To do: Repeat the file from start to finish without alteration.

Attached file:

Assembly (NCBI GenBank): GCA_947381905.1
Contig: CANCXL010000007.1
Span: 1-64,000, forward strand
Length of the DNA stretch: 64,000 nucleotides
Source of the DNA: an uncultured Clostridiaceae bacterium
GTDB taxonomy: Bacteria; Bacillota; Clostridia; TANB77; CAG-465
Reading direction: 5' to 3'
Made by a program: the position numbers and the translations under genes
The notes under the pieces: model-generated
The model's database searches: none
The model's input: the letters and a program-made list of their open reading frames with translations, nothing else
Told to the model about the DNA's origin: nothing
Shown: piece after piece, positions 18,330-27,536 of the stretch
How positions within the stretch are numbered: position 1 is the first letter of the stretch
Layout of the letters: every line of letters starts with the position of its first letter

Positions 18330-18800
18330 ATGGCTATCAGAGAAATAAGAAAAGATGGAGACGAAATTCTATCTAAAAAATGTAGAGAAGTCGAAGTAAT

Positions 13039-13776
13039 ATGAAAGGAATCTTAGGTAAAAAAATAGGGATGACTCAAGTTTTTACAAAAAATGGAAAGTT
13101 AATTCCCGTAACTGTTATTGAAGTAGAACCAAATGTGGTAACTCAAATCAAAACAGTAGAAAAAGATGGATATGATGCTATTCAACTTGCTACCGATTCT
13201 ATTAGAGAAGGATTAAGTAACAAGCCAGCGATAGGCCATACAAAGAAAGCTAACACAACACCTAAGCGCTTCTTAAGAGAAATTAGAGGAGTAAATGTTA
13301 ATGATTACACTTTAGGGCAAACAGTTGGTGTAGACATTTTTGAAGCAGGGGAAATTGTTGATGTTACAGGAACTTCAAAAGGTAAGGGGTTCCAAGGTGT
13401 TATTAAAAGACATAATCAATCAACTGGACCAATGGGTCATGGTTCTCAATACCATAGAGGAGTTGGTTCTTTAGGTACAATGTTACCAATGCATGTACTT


Assembly (NCBI GenBank): GCA_947381905.1
Contig: CANCXL010000007.1
Span: 1-64,000, forward strand
Length of the DNA stretch: 64,000 nucleotides
Source of the DNA: an uncultured Clostridiaceae bacterium
GTDB taxonomy: Bacteria; Bacillota; Clostridia; TANB77; CAG-465
Reading direction: 5' to 3'
Made by a program: the position numbers and the translations under genes
The notes under the pieces: model-generated
The model's database searches: none
The model's input: the letters and a program-made list of their open reading frames with translations, nothing else
Told to the model about the DNA's origin: nothing
Shown: piece after piece, positions 18,330-27,536 of the stretch
How positions within the stretch are numbered: position 1 is the first letter of the stretch
Layout of the letters: every line of letters starts with the position of its first letter

Positions 18330-18800
18330 ATGGCTATCAGAGAAATAAGAAAAGATGGAGACGAAATTCTATCTAAAAAATGTAGAGAAGTCGAAGTAAT

Positions 13039-13776
13039 ATGAAAGGAATCTTAGGTAAAAAAATAGGGATGACTCAAGTTTTTACAAAAAATGGAAAGTT
13101 AATTCCCGTAACTGTTATTGAAGTAGAACCAAATGTGGTAACTCAAATCAAAACAGTAGAAAAAGATGGATATGATGCTATTCAACTTGCTACCGATTCT
13201 ATTAGAGAAGGATTAAGTAACAAGCCAGCGATAGGCCATACAAAGAAAGCTAACACAACACCTAAGCGCTTCTTAAGAGAAATTAGAGGAGTAAATGTTA
13301 ATGATTACACTTTAGGGCAAACAGTTGGTGTAGACATTTTTGAAGCAGGGGAAATTGTTGATGTTACAGGAACTTCAAAAGGTAAGGGGTTCCAAGGTGT
13401 TATTAAAAGACATAATCAATCAACTGGACCAATGGGTCATGGTTCTCAATACCATAGAGGAGTTGGTTCTTTAGGTACAATGTTACCAATGCATGTACTT